T-Mobile started the ball rolling with web'n'walk way back in late 2005 and really did not get the credit it deserved. It was the first all you can eat bundle for open mobile data and for early adopters it was nirvana. Unfortunately, by trying to put a destination site in as the home page, the message became blurred and users were presented with an operator portal under another name as the home page. Really a case of a missed opportunity. T-Mobile was a case of having honourable intentions and open technology but poor promotional execution.

Vodafone by contrast has just launched its (nearly) unlimited web surfing package* with a (mangled) ability to view internet pages, but has done so with an impeccable marketing campaign that shows that from a marketing perspective the operator appears to 'get it'. The technology bugbears I hope are just that, rather than, as I suspect, really an attempt to put and keep Vodafone at the centre of the advertising value chain albeit at the expense of user experience.

T-Mobile had the best proposition but could not get the message across; Vodafone has the communication down but has compromised user experience at many levels.

On the sidelines with a much smaller user base is Three; definitely the people's champion. As good as T-Mobile but with the ability to communicate why people will use the unlimited bundles, rather than just to view what is in their portal. Thus Three, through its X-Series, highlight all of the cool apps and services that you may desire before they plug their own content. A mature view and one that all operators need to adopt if they have any reasonable expectations that they will retain part of the audience attention.

In three years I would guess that only one or two operators will retain any kind of audience in their own portals. The others will be abandoned and these operators will function as a kind of boosted ISP.

* read all exceptions at www.vodafone.com

Tuesday, 10 July 2007

Factoids from White City

A small titbit from a couple of different sources which should convince all publishers of the coming of the mobile internet.

The BBC - for whom I have a lot of admiration, continually pushing the envelope and investing in forthcoming technologies - has divulged a couple of interesting facts from the White City fortress.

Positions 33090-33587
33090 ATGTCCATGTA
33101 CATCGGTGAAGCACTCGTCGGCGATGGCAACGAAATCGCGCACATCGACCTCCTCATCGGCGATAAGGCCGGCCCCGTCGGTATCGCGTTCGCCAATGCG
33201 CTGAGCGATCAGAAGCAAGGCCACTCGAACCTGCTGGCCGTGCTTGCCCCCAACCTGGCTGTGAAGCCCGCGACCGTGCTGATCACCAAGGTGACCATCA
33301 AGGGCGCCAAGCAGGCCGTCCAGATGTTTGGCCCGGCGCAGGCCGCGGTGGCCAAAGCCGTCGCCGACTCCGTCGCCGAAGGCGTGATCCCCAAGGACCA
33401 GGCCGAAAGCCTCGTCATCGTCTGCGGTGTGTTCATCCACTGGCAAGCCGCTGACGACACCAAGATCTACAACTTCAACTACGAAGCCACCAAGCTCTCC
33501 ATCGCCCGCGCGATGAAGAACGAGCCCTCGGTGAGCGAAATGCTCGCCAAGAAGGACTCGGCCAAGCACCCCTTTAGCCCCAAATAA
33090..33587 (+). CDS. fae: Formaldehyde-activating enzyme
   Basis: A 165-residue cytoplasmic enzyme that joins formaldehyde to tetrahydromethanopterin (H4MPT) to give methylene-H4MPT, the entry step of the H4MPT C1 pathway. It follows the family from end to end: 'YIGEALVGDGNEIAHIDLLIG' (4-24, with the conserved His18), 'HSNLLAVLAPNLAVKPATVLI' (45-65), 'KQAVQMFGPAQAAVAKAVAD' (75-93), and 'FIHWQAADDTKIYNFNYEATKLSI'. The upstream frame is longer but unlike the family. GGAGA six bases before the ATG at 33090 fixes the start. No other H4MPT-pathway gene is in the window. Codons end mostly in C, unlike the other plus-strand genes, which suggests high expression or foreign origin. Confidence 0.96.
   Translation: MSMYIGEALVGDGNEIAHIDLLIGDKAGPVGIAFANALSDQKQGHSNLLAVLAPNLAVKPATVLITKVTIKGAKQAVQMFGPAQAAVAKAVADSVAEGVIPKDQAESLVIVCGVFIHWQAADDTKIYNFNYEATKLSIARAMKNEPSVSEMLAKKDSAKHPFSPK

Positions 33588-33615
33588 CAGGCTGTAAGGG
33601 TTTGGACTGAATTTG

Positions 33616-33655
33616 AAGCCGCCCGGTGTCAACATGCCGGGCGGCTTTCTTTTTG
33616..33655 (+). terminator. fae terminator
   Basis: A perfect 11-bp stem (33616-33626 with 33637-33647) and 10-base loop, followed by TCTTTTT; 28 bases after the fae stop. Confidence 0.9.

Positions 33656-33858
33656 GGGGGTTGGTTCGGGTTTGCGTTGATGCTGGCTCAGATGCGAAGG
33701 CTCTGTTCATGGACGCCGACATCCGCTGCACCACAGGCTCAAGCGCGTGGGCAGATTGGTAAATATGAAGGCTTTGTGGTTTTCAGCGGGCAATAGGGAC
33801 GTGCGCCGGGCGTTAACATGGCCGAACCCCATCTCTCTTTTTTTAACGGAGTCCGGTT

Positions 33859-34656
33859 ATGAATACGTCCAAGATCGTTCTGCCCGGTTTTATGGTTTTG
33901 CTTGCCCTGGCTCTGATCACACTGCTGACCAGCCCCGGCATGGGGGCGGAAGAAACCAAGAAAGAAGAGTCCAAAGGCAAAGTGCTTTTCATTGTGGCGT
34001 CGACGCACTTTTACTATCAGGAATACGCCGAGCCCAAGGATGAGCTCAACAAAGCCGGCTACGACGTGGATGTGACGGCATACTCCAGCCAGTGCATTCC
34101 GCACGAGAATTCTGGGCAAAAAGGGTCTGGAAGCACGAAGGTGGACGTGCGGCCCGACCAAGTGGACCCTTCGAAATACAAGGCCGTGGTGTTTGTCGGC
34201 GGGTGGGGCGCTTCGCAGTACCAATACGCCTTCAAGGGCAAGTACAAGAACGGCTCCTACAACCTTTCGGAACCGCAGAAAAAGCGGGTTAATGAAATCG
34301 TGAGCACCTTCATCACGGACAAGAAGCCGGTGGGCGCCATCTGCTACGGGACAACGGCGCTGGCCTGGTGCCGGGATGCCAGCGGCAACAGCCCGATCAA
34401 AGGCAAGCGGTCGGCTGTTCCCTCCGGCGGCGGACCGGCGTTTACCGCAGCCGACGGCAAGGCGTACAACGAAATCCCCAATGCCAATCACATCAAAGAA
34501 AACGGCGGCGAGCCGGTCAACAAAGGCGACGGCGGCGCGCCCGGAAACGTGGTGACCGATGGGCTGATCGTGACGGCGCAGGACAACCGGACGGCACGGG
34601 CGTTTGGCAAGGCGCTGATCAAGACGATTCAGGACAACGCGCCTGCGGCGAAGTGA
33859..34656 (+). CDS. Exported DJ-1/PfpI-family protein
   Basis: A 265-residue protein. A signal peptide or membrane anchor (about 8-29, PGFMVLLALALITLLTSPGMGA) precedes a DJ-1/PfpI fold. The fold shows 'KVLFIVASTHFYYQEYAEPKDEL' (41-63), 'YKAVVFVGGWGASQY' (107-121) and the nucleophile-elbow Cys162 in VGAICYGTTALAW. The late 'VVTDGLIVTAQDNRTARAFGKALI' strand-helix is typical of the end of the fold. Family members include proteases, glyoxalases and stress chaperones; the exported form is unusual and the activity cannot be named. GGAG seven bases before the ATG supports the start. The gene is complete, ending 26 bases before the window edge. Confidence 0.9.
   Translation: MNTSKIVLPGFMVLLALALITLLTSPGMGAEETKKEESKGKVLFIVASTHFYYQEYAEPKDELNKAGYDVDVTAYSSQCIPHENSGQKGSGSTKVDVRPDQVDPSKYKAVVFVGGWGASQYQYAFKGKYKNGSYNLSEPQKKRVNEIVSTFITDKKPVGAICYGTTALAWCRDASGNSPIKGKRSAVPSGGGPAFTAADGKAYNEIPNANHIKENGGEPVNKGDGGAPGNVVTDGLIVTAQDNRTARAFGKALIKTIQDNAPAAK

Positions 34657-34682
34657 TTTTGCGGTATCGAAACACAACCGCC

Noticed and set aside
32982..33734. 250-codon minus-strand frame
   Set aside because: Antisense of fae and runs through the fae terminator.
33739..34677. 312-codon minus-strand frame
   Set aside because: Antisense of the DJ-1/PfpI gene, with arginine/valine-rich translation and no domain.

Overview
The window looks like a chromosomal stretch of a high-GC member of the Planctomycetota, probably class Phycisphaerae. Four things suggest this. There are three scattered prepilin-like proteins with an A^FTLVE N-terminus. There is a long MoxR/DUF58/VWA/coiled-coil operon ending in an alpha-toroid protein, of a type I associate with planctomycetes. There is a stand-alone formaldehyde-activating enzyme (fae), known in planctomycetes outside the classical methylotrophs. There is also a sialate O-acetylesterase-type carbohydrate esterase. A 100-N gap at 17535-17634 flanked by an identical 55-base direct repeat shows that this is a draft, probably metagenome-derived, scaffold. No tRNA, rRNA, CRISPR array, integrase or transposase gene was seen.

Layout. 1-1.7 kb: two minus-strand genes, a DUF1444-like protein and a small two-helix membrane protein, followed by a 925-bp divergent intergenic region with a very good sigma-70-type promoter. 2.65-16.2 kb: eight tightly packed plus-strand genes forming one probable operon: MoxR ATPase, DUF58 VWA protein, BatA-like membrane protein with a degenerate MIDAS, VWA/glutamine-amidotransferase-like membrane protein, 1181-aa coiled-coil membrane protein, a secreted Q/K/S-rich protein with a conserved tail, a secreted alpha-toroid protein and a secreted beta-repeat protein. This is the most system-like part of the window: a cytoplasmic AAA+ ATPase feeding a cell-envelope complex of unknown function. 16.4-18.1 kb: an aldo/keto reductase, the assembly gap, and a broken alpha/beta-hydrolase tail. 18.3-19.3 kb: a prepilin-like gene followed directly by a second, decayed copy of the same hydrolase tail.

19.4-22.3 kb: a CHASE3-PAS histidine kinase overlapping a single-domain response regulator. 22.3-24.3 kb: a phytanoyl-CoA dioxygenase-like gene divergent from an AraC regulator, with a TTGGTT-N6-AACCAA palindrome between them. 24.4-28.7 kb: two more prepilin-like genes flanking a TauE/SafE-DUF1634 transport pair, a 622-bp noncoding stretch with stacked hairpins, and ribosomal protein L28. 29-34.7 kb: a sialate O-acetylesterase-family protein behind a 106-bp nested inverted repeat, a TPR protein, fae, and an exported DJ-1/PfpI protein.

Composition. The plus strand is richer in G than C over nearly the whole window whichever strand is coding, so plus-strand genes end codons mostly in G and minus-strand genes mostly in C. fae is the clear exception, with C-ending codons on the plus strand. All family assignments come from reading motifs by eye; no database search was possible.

Fact One: the BBC estimates that 20% of its total new media unique users access their content from mobile only and no other source.

Fact Two: forecast charts within the BBC with a three year time horizon are showing total page impressions from the mobile internet surpassing that of the fixed internet.

I find both a little mind boggling but incredibly illuminating. Reflecting on them confirms the fact that mobile is becoming an incredibly powerful mass media.

Monday, 9 July 2007

Orange Application Shop - chapeau!

Orange has its application shop up and running after a long period in the think tank. It is the brainchild of the team behind the Partner Programme and has much merit. The team pledges to provide a meaningful interface into the Orange organisation (for any partner which signs up to their programme - which is free and pain-free so do not be put off).

For those that have not worked within an operator, it is worth pointing out that this is a tremendously difficult programme to get off of the ground. It has a lot of doubters: from the front-end marketers who see it as an unnecessary extravangance eating into their budget; to the voice marketing team who think encouraging small, predominantly data services, is a frippery; to the product management team who nervously view innovation as complicating already complicated lives.

The shop is to be run by Cellmania who run T-Mobile's application download service in the US amongst others and have ample experience in delivering something of the required quality.

This is great effort - delivered in the context of an operator where many are sceptical that mobile data services shall ever take off. Congratulations to the team and sincere best wishes that this has continued success for the providers involved.

For further info you should register at: http://www.orangepartner.com